1. This reminds me of my grandfather. While he wasn’t a fisherman, he was a very special man. He was smarter than anyone I have ever known. The things that man did in his 74years on earth were beyond amazing. One thing that I always smile about when I think about it…. He was an aeronautical engineer and worked at Area 51 for a few years. When I was in high school he would always quiz me on my math skills. He’d give me an equation and say “solve this here and do it quick”. My favorite answer was… “only if you’ll tell me if the aliens are real!”. He never did give me an answer, whether I was able to solve his math equations or not. Even during his last days on earth, I’d ask him about his time at Area 51 just for fun. To this day I can still see that crooked smile he would always give me in response to that question. It makes me smile even as I type this. Happy Father’s Day fellas!

  2. My dad taught me fly fishing, including knots, in the ’50’s. I still have the huge needle he and I used to tie nail knots, leader to line. Many times I’ve had friends and shops show me the neat little tool for doing the same thing much faster. I just can’t do it, it doesn’t feel right.

  3. That sounds like me trying to learn new knots. They sound so cool. I learn them. I practice them on a piece of string in my pocket all week….and then I go out on Saturday and use an improved clinch every time. (with seven wraps) 🙂

  4. “No, any even number between five and seven will do”

    Classic response. It would appear your grandfather was a man of great wit. It appears that six turns is “the grandfather’s rule”, as it was with mine.

  5. Anyone that has done serious knot testing will tell you that the number of wraps on a clinch knot matters as it pertains to tippet diameter. Thinner stuff goes 6-7 wraps and heavier stuff goes 5 wraps for best knot strength. Less wraps result in a slipped knot (pigtail) and too many wraps can cause weakening from excess friction. Draw speed, hook wire size, wetness, improved or not versions and line material all makes a difference too. It pays to make a simple knot testing rig attached to a scale to test your favorite material & knots then test it against other knots. Do it multiple times to get an accurate measure. Keep in mind that some brands of line give inaccurate diameters or pound test ratings. Some lines have great knot strength but poor abrasion resistance. Don’t use old mono. Fluorocarbon lasts longer on the spool and is more invisible underwater but you pay the price up front.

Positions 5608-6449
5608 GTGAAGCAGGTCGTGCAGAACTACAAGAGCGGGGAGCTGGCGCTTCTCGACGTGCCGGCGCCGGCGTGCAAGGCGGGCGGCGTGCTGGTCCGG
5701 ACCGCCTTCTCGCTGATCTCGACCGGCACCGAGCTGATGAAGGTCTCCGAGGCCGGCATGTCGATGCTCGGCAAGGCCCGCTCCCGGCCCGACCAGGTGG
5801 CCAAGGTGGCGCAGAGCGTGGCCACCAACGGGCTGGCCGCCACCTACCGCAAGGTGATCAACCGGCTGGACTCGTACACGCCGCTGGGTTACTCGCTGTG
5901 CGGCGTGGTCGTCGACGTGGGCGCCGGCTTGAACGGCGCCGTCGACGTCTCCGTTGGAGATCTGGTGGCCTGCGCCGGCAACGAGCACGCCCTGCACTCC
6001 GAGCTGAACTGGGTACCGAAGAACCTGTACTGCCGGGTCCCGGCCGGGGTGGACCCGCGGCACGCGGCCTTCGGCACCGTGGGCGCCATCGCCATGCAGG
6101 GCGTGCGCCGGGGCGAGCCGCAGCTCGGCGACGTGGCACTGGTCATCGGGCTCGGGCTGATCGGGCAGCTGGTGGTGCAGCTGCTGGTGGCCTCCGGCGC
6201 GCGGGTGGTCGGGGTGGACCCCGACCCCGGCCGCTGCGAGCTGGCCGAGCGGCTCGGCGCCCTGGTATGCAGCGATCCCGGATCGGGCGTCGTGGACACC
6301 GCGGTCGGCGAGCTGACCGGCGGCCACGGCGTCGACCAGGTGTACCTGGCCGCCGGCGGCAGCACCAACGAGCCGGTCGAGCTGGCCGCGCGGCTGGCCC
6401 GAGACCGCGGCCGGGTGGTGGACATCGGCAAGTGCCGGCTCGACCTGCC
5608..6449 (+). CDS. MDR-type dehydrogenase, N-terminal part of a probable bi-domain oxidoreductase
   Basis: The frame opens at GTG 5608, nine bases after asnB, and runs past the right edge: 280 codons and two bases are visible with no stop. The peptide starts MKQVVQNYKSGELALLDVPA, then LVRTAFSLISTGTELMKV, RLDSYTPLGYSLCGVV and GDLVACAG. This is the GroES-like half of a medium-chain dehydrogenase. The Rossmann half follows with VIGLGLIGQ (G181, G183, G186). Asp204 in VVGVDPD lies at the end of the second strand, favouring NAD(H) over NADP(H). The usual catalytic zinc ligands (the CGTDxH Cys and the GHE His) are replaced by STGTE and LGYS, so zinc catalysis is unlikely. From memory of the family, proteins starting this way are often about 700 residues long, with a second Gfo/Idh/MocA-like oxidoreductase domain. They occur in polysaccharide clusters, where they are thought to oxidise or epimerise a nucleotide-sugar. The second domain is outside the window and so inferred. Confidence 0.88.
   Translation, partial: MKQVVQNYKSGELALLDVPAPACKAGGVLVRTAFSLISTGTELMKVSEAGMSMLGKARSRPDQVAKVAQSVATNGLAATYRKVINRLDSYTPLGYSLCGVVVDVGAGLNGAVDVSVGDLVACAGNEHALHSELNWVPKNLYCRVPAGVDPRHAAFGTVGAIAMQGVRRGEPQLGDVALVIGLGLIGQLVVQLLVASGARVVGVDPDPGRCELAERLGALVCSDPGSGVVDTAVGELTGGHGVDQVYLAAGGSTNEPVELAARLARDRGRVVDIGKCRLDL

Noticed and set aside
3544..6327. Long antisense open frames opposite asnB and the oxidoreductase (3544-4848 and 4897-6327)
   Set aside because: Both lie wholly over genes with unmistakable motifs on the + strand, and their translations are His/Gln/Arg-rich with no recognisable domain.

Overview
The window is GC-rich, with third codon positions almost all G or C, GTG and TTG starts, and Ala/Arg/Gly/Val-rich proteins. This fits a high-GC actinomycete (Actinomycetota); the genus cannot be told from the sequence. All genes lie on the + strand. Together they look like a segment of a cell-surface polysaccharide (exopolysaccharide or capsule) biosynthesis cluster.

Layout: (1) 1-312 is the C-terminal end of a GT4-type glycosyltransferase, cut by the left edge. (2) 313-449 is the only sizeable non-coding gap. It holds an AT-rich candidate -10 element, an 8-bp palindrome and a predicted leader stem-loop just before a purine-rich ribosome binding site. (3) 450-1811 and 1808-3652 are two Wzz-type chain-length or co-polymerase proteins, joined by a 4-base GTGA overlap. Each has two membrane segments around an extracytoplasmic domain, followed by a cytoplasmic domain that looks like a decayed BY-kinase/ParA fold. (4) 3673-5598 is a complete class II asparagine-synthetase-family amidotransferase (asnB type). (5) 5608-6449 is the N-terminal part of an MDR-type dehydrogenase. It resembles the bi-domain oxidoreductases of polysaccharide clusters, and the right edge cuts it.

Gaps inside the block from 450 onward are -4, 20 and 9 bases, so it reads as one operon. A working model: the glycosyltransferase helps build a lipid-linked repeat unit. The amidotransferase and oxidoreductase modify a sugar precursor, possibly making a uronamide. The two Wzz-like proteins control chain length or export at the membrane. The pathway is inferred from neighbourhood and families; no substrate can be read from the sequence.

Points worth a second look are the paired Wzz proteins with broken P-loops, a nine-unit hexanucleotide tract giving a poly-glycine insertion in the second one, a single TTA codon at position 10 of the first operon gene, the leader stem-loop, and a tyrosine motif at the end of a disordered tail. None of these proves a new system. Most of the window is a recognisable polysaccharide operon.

6. Larry is right: the optimum number of wraps depends on the diameter of the line, hence its resistance to being formed into tight coils. A knot is a friction-holding device; more tight wraps equals more strength. But loose coils are a lost fish waiting to happen. For light tippets like 6X or 7X, you can pull six, perhaps seven, wraps tight. For 0X or 1X, you probably can’t tighten more than four. When tying the butt sections of leaders into blood knots, I usually can’t tighten more than three turns (on each side of the center). But they hold.

  7. Another great story Louis! Isn’t it funny how the simple things like 5,6, or7 wraps can bring back a memory as vivid as you remember? I’m sure we can all relate in one way or another to a similar situation. One thing is for sure tho’ the advise that was given to you was advise from the heart with a whole lot of love intended. I’m sure Pete is smiling back at you.

  8. Loved the story, both my grand dads were great fishermen – one fly, the other rock and surf – and there are things in my fishing still today that I can attribute directly back to one or other. And those things always bring the memories and emotions that belong with those who left something special for you.

    Also great reminder that not everything in fly fishing needs to be clinical and scientific, there’s a whole part of it that hinges solely on the feel, tradition and emotional investment of those that partook and partake.

    Thanks for the share.

  9. I had that exact same conversation with my grand father when he taught me to tie a clinch knot. He said 5-7, but his rule was always 6. He didn’t teach me to fly fish, but he taught me flats fishing. I learned a lot from him about fishing, hard work and life in general. He passed about a month ago and it was much harder on me than I thought it would be.

    I’m glad I came across this to remind me of the good times I had with him when I was young. Thanks!